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Discovering Your Wisdom

This posting is the promised Part Two of What Everyone Should Understand About True North's Mastering Projects Workshop.

Read that posting before you read this one, to get the contiguous story!

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Finally, we invite people to bring themselves to the workshop. Not the role you play or the title you display, but your shoes-off self. To arrive skeptical if you are skeptical. Optimistic if you are optimistic. Curious if you are curious.

We invite you to bring yourself to the workshop because I noticed, after attending many workshops, that I usually didn’t show up. I sent who I was supposed to be in my stead, and this surrogate postured and posed, and stayed in his head where no situated learning could really penetrate. If managing projects is a continuing act of self discovery, then bringing your self to the effort seems necessary, essential.

We cultivate individuals in this workshop.

“What do we mean by individual cultivation? What is the theoretical background of individual cultivation? More advanced forms of learning try to go beyond the classical transfer model. That is to say, the understanding of learning as a process of transferring more or less stable chunks of knowledge from one brain to another is replaced by a more dynamic perspective: learning as a continuous and active process of adaptation and construction in which knowledge is developed in permanent interaction between the cognitive system and its environment.”
Markus F. Peschl
- Triple-Loop Learning as Foundation for Profound Change, Individual Cultivation, and Radical Innovation

We’re interested in discovering what you see, what you prefer, how you respond to difficulties so that you can see yourself in action. This cultivation produces individuals properly situated to resolve the dilemmas they encounter on their project. We consider some of these dilemmas—Should you plan the whole, or just the foreseeable parts? Are you loyal to your manager or your assigned team? Who you discover yourself to be when situated within one of these dilemmas determines the choices available to resolve them. No method involved, other than mindful engagement.

Rather than transfer method-level information, this workshop employs focusing tools—a series of lenses through which to consider your project to help you make better informed choices. We believe that poorly informed choice is the most insidious form of slavery, and that latitude for action comes from becoming better informed about the actions you might take.

One of our focusing tools, for instance, considers your mindset about your project. Mindset, positive or negative, hopeful or hopeless, tends to be causative. We create what we believe we will create at some mysterious level. Considering what your mindset is and deliberately choosing what it will be is one way to gain leverage over even otherwise hopeless-seeming situations.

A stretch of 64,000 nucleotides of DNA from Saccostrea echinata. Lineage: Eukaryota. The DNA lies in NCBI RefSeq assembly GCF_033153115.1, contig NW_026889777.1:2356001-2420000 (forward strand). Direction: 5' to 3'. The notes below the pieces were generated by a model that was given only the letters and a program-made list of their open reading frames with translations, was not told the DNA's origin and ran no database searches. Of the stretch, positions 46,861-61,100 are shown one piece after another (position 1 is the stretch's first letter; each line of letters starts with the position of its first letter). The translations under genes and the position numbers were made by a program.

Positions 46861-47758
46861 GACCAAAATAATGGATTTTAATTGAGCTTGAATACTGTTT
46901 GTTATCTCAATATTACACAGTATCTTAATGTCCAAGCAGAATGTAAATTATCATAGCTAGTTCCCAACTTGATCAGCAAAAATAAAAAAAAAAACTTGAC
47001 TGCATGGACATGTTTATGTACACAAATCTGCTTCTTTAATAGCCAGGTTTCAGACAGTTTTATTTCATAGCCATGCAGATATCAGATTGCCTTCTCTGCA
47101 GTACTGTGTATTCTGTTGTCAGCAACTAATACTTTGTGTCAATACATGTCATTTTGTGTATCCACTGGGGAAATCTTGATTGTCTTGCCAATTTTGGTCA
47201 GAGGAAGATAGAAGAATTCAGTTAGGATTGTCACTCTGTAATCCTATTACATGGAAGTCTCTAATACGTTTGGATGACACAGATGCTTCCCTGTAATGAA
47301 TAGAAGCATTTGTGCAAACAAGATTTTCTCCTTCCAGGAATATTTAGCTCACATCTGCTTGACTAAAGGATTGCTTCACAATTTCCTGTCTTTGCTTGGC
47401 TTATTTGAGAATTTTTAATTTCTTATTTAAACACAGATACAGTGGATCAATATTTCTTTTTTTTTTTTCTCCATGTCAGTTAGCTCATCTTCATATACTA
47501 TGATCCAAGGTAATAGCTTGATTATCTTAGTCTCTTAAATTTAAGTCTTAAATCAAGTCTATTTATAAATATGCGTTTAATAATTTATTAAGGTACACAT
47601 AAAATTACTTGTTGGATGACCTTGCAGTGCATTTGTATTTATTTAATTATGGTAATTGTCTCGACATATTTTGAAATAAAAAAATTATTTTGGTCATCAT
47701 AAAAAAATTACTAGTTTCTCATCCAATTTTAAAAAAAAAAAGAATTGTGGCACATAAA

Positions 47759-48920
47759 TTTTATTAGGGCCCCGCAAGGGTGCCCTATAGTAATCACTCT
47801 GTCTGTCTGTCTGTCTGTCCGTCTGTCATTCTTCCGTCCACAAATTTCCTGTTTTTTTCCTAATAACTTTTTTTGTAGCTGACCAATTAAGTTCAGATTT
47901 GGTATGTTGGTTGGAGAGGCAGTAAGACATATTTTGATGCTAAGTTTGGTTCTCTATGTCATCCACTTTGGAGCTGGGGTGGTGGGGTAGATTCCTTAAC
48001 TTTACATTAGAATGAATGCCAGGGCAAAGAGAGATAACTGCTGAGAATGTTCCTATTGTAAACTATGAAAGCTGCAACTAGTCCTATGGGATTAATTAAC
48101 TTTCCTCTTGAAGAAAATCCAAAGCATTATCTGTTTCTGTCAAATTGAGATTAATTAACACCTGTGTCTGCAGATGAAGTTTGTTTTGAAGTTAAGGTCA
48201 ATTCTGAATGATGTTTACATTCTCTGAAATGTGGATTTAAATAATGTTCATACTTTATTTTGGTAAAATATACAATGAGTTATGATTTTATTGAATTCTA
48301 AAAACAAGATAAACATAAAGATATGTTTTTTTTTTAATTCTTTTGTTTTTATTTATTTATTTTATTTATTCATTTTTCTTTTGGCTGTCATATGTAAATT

There is little in this workshop that’s covered in any way in the popular project management trainings. No instructions for calculating a critical path, no directions for controlling change, for this is not a deductive experience but an inductive one. We are conditioning you for the real work your project will bring you, and those deductive, technique-focused models for responding prove poorly situated to provide much real leverage. Besides, you can learn these techniques anywhere. We’re offering something quite different.

This is a difference that makes a real difference. When you return, and your boss asks you what you learned, you’ll probably find yourself unable to crisply respond. There might not be ten bullet items you can explain to anyone who was not there. Those who were there, though, will understand in ways no words could properly express. You’ll feel different as you engage in the same old activities. And you’ll notice choices that never seemed to be there before.

Whether this experience changes anything you do, it’s likely to profoundly change how you relate to your work. Ask your boss to watch. He’ll probably notice, too. And those you work with might ask you about the secret, what happened in that workshop you attended, and think you’ve made some pact of silence when you find yourself unable to explain. But they’ll notice the difference. Invite them to attend. They, too, will experience profound learning, and will find themselves unable to explain, too.

“... profound change does not only happen in the cognitive domains, but touches a more fundamental necessary to make changes in this domain than to change one’s intellectual, philosophical, political, etc. position. Philosophically, one can refer to this domain as the “person.” It goes beyond the level of personal skills, competencies, personality, etc. because it transcends the domain of personality traits, behavioral and cognitive patterns, solely quantifiable data, etc. It touches the person on his/her fundamental level of being and, in many cases, concerns the domain of wisdom."
Markus F. Peschl
- Triple-Loop Learning as Foundation for Profound Change, Individual Cultivation, and Radical Innovation

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